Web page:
Gonzalez went public with some of his ideas in a July 1997 op-ed he wrote for the Wall Street Journal. In it he argued that the evidence surfacing for life on Mars and Jupiter's moon Europa was flimsy, and the chances of ever finding life on other planets was exceedingly slim. The argument was pure science, except for the closing. It read: "We should not be asking: 'Are we alone?' We should instead be asking: 'Why are we here?'"

Gonzalez, who has published more than 60 peer-reviewed papers, had never before hinted at his belief that the universe might have been created for a purpose. He simply didn't think his fellow scientists would be receptive. "There's almost a complete censorship of that point of view," he says.

The Wall Street Journal editorial caught the eye of Jay Richards, vice president for research at the Discovery Institute. In 1999 Richards contacted Gonzalez, then a 35-year-old assistant professor at UW. Over lunch, Gonzalez told Richards his theory that our planet was designed not only to sustain intelligent life but also to foster scientific discovery. Richards encouraged him to apply for a grant from the John Templeton Foundation — which supports research on the intersection of faith and science — to develop the concept. Gonzalez did, and was awarded $58,000.

Richards eventually began urging Gonzalez to write a book about his design theory. But Gonzalez had trouble, so he asked Richards to sign on as co-author. Richards agreed, and they began working on the project in 2001. By then, Gonzalez had secured a tenure-track position at Iowa State University.

They published The Privileged Planet in March 2004.That September, Illustra Media, which specializes in intelligent design films, produced a documentary based on their work and began airing it on PBS stations. These developments were hailed by intelligent design advocates. "The book and film have expanded the intelligent design debate into a new arena," explains Discovery Institute president Bruce Chapman. "Most of the discussion has involved evolution — life on Earth. Gonzalez's work has shifted it into the field of ... how the universe has developed." Before long, the book was being translated into Spanish; the film into Mandarin, Cantonese, and Czech.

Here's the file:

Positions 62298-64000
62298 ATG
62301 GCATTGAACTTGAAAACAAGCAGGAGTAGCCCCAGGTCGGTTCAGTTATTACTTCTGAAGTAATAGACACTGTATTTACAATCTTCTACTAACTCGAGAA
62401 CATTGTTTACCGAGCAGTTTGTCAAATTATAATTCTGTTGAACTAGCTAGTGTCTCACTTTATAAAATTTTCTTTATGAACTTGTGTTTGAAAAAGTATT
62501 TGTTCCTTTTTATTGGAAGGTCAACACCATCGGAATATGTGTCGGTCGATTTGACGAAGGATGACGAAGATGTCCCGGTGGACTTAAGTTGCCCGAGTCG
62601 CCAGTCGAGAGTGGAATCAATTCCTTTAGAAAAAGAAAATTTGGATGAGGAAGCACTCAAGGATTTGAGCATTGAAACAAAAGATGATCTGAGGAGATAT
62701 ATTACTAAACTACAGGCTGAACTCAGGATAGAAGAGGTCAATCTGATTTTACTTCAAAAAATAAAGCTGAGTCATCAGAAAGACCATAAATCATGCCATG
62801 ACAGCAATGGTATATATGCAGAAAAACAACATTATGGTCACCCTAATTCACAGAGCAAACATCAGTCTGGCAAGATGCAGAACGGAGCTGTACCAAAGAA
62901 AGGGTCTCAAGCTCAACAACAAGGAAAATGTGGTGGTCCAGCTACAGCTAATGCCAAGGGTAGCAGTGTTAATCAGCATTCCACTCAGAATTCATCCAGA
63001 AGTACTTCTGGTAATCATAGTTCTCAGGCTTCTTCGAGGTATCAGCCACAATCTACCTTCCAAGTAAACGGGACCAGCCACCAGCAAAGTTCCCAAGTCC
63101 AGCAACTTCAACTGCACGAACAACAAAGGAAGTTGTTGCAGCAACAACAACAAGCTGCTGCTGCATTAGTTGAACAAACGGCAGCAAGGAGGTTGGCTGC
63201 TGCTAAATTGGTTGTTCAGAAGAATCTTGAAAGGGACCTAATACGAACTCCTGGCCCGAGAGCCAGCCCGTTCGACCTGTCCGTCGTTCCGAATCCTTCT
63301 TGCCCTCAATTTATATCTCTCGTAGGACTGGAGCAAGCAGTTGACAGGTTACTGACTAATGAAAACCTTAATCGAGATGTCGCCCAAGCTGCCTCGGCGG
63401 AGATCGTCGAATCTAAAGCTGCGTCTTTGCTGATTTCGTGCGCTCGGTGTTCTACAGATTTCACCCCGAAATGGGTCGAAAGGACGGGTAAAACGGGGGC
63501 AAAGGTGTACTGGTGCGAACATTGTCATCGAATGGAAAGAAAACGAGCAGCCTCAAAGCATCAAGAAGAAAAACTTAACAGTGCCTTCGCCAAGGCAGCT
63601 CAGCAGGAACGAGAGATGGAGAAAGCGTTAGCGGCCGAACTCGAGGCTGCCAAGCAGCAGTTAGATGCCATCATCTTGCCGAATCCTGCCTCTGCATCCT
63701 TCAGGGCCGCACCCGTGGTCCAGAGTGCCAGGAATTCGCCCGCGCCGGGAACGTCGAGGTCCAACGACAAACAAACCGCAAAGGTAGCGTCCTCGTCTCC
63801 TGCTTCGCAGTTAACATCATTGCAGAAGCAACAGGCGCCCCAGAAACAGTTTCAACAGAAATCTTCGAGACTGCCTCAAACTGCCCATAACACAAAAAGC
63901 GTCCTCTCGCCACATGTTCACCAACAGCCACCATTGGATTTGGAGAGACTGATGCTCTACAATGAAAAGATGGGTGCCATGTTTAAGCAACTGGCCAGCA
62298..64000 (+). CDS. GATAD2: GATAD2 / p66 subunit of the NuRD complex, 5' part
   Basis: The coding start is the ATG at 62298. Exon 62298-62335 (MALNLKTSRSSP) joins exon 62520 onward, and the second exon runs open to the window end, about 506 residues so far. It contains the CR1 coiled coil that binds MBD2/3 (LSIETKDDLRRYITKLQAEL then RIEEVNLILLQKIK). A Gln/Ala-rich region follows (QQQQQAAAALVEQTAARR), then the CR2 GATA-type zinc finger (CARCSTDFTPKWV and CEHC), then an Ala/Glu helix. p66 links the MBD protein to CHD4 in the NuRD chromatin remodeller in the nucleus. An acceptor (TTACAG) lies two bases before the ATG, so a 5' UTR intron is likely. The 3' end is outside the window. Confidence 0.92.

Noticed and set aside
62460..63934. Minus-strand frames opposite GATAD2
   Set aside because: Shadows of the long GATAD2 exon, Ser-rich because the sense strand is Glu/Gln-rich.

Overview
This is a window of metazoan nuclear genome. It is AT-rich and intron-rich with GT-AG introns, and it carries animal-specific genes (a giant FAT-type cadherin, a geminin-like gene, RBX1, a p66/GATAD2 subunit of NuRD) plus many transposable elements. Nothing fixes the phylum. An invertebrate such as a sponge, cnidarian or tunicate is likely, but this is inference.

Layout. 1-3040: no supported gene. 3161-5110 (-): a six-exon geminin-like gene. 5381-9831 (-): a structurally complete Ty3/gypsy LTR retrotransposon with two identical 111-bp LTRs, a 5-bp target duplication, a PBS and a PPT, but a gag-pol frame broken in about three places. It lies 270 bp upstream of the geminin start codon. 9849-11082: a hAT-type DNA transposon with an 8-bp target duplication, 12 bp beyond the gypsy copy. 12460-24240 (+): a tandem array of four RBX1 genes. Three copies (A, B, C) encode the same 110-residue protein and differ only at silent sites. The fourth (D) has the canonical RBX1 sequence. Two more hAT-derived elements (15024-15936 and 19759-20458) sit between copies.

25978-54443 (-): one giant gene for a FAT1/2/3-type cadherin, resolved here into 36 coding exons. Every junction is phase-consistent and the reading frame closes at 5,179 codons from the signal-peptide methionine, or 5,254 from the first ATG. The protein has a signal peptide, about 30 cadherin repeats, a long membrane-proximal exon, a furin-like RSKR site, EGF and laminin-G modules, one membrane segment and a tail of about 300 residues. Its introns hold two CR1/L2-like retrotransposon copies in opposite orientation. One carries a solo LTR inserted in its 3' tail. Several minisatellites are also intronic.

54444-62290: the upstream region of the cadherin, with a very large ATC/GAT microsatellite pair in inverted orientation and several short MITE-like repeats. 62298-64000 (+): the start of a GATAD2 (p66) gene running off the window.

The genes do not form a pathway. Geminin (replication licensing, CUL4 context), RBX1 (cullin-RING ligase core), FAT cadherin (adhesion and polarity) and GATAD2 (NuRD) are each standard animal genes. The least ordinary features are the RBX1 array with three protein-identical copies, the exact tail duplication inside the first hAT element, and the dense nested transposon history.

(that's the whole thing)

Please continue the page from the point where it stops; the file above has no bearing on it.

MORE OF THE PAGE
Gonzalez's work garnered little attention outside the intelligent design community, though. That is, until May 28, when the New York Times ran a brief story saying that the Smithsonian National Museum of Natural History was hosting and cosponsoring the official premiere of the film in exchange for a $16,000 donation from the Discovery Institute. Shortly thereafter, James Randi, a MacArthur Award-winning skeptic from Fort Lauderdale, caught wind of the showing.


Randi, a former magician, debunks supernatural and paranormal claims from his Davie Road headquarters, a hacienda-style building crowded with superstitious trinkets. Among them: statues of Bigfoot, a Scientology "e-meter," and a chunk of slate with a tiny winged skeleton etched into it — "proof," Randi explains, "that fairies existed in prehistoric times." The building also houses an ample library, where books are arranged alphabetically from alien abduction and alchemy to witches. Intelligent design literature is shelved under C for creationism.

Randi dashed off a letter to the Museum of Natural History's director. "That you would sell your integrity for $16,000 is not merely incomprehensible," he seethed, "but also shameful." He also offered to pay the museum $20,000 to drop the film. Then he ran a story on his online newsletter about the showing. It warned that "the creationists are flailing about trying to borrow or steal validation from science" and urged readers to bombard the Smithsonian with e-mails.

Days after Randi posted his missive, the museum began trying to distance itself from the film. Lucy Dorrick, associate director for special events, sent a message to the Discovery Institute, saying, "Upon further review, the Museum has determined that the content of the film is not consistent with the mission of the Smithsonian Institution's scientific research." The museum also withdrew cosponsorship and announced it would not accept the Discovery Institute's $16,000 fee. But the film would nevertheless be shown.

Gonzalez and Richards believe the Smithsonian was responding to the e-mail campaign Randi unleashed. "He got people all heated up," Gonzalez grumbles. "His pronouncements were so hysterical; you would think I was saying the Earth didn't revolve around the sun."